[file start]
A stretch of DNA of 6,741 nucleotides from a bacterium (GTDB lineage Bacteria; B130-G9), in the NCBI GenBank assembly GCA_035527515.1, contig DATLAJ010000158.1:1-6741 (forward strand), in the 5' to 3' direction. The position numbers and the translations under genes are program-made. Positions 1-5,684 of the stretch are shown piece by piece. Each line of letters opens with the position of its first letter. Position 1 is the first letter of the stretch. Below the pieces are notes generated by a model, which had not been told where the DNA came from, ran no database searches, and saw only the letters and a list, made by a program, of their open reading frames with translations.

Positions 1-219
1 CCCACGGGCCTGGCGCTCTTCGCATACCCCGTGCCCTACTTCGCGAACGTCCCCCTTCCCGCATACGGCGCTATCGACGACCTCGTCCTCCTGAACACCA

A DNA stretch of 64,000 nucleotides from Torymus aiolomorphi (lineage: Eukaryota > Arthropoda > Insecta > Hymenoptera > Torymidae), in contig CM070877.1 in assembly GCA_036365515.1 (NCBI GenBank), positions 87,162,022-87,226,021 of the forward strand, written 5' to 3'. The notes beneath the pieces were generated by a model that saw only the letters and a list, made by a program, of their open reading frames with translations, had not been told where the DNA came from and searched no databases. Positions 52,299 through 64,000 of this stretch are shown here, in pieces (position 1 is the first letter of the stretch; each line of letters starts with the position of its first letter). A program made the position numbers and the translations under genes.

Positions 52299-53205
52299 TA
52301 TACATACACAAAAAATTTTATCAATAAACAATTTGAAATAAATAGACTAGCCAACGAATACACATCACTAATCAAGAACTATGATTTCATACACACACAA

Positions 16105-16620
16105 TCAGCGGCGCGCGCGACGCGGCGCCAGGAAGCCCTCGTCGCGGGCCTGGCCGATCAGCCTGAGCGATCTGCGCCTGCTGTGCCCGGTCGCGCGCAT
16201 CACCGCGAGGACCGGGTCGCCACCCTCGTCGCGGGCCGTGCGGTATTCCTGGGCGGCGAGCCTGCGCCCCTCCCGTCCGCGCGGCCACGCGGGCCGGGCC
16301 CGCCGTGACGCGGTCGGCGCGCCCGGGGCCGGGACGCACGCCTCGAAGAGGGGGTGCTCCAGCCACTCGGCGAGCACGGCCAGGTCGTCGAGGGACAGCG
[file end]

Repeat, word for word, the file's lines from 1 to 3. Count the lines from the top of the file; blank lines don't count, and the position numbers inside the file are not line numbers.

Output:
A stretch of DNA of 6,741 nucleotides from a bacterium (GTDB lineage Bacteria; B130-G9), in the NCBI GenBank assembly GCA_035527515.1, contig DATLAJ010000158.1:1-6741 (forward strand), in the 5' to 3' direction. The position numbers and the translations under genes are program-made. Positions 1-5,684 of the stretch are shown piece by piece. Each line of letters opens with the position of its first letter. Position 1 is the first letter of the stretch. Below the pieces are notes generated by a model, which had not been told where the DNA came from, ran no database searches, and saw only the letters and a list, made by a program, of their open reading frames with translations.

Positions 1-219
1 CCCACGGGCCTGGCGCTCTTCGCATACCCCGTGCCCTACTTCGCGAACGTCCCCCTTCCCGCATACGGCGCTATCGACGACCTCGTCCTCCTGAACACCA